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Four Douglas County High Schools Named 2018 Advanced Placement (AP) Honor Schools
Posted On:
Wednesday, April 18, 2018
State School Superintendent Richard Woods has recognized four Douglas County High Schools as Advanced Placement Honor Schools.
 
Douglas County High School, Chapel Hill High School, Robert S. Alexander High School and Lithia Springs High School are among 685 Advanced Placement (AP) Honor Schools State School Superintendent Woods named for 2018.
 
“Amazing things are happening in our high schools every day,” Douglas County Superintendent Trent North explains. “This distinction demonstrates the commitment our school system has made to setting high academic standards in all our schools. I commend the tremendous work our students and our educators are doing in all our high schools. “
 
Douglas County High School, Chapel Hill High School, and Robert S. Alexander High School had the additional distinction of being chosen as one of 69 AP Access and Support Schools.  AP Access and Support Schools are schools with at least 30 percent of AP exams taken by students who identified themselves as African-American and/or Hispanic and 30 percent of all AP exams earning scores of 3 or higher.
 
Douglas County High School is one of 146 AP Stem Achievement Schools, which represents schools with students testing in at least two AP math courses and two AP science courses and at least 40 percent of exam scores on AP math and science exams earning scores of 3 or higher.
 
Douglas County High School, Chapel Hill, Lithia Springs and Robert S. Alexander High School also hold the title of being a 2018 STEM School, representing 213 Georgia schools with students testing in at least two AP math courses and at least two AP science courses.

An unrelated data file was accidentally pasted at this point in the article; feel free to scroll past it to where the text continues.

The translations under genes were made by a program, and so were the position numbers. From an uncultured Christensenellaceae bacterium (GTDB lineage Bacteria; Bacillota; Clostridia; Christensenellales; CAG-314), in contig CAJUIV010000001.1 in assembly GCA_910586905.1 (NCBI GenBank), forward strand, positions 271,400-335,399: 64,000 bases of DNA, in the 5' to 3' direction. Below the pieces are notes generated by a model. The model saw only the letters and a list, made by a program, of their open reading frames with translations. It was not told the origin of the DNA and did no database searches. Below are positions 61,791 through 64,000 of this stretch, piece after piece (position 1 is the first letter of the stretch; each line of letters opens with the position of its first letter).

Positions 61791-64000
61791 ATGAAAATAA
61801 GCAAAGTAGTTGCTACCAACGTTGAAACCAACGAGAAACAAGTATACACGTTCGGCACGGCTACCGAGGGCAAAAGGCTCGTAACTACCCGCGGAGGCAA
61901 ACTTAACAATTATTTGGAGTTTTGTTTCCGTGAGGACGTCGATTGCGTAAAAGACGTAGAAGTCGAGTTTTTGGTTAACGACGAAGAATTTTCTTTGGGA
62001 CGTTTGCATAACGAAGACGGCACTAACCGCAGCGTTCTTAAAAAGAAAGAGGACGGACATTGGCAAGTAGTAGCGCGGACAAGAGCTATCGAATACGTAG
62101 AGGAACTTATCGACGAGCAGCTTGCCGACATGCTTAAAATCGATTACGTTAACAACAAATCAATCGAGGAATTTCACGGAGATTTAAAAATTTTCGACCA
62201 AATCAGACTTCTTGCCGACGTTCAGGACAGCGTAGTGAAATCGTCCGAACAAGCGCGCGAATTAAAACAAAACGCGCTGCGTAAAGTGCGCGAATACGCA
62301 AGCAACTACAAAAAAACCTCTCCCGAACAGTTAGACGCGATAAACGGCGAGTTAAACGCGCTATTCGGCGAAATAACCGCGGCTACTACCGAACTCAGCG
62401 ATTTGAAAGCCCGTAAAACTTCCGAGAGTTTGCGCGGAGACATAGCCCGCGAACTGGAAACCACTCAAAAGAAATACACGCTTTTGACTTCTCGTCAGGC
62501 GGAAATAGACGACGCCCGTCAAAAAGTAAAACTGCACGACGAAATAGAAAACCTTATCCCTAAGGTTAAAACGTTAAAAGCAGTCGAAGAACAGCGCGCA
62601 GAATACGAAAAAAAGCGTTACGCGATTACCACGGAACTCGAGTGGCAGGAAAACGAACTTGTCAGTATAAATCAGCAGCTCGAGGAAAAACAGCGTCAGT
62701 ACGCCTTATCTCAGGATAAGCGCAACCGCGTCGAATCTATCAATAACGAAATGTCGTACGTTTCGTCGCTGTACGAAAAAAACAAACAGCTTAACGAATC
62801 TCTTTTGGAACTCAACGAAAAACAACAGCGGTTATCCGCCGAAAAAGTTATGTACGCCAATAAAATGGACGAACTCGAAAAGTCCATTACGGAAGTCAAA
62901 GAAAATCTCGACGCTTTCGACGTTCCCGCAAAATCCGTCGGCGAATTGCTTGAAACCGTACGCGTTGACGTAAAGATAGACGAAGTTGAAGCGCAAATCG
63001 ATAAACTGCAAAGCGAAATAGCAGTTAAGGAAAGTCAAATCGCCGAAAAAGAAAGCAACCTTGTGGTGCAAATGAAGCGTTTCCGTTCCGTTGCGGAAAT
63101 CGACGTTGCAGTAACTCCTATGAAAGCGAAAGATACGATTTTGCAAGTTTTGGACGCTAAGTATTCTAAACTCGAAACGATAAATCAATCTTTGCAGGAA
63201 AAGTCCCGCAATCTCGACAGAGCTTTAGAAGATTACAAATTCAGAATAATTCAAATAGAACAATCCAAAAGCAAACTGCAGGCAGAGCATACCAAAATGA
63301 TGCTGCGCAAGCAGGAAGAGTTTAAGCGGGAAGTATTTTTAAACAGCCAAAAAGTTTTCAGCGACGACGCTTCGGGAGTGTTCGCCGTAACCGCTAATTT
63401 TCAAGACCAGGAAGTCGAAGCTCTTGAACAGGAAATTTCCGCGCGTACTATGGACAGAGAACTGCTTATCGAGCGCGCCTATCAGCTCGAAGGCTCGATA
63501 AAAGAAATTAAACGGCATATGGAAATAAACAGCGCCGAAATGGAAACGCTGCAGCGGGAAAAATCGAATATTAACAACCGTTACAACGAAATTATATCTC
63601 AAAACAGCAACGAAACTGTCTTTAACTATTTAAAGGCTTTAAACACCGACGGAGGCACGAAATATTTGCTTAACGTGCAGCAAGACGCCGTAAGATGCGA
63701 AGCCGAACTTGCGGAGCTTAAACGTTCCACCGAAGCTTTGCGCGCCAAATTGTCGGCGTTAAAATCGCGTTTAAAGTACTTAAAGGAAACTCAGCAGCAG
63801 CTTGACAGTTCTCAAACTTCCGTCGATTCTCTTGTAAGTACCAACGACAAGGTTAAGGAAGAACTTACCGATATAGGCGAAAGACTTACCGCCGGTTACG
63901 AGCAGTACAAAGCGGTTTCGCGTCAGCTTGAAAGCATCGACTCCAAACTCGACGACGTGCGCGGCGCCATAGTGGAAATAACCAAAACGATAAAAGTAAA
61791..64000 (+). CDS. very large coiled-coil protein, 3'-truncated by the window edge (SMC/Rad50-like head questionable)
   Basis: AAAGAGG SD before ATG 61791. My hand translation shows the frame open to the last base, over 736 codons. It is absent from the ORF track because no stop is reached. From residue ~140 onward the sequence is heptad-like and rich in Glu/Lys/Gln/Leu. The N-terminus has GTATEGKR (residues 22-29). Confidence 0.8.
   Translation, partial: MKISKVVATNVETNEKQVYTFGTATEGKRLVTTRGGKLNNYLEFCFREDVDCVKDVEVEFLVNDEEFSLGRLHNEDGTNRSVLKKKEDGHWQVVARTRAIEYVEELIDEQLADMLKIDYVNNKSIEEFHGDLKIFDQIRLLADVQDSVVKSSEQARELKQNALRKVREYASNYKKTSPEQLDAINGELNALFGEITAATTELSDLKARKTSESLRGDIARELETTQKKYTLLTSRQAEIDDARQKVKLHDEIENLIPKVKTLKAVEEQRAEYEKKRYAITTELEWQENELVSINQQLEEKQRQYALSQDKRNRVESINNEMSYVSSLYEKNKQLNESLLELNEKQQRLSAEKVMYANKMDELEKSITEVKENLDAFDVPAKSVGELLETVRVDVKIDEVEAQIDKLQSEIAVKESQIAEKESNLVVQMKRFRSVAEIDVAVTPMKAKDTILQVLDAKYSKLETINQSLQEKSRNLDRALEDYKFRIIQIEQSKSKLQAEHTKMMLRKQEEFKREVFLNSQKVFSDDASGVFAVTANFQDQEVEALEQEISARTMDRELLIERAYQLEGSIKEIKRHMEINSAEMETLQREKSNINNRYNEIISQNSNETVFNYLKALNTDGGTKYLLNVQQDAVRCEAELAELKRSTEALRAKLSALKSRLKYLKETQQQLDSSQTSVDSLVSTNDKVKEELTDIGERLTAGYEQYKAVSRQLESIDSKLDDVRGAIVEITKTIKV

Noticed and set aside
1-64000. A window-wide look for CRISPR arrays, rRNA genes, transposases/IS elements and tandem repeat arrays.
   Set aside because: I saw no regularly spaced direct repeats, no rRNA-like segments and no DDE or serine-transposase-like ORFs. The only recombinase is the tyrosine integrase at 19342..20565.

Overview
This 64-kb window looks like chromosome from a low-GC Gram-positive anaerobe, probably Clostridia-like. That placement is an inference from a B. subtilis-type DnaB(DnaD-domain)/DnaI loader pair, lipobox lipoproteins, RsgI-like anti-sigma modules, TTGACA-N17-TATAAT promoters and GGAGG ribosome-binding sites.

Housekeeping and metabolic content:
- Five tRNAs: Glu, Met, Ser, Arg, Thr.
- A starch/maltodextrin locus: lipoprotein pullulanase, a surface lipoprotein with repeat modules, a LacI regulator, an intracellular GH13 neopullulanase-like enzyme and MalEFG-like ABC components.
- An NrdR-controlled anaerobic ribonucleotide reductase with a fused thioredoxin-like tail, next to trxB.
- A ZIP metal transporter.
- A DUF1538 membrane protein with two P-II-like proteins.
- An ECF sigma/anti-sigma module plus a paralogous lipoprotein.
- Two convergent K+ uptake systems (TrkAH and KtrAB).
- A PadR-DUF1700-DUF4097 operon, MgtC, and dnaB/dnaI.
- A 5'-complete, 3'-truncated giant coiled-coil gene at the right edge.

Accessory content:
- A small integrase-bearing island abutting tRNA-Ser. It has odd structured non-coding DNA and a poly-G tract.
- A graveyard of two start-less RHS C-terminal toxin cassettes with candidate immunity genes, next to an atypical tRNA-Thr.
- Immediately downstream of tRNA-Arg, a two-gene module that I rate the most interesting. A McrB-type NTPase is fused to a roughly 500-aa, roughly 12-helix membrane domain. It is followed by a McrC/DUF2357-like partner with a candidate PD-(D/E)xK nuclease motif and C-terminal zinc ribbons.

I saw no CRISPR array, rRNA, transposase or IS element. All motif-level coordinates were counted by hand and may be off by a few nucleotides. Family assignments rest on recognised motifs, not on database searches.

Chapel Hill and Douglas County High School share the distinction of being two of 134 AP Humanities Schools, schools with students testing in the following AP courses: at least one ELA course, two social sciences courses, one fine arts course and one world language course.
 
“We know the AP program produces strong results – for example, the graduation rate for students who complete just one AP course is 98 percent,” Superintendent Woods says. “I commend the school leaders who are expanding access for their students, and the students and teachers in each of these schools who continue to pursue high-level learning.”
 
Advanced Placement courses are one of several ways Georgia students can access college-level learning at the high-school level; students who receive a 3, 4, or 5 on an AP exam may earn college credit.
 
The Georgia Department of Education began recognizing AP Honor Schools in 2008. AP STEM and AP STEM Achievement categories were added in 2011, and the AP Humanities category was added in 2015.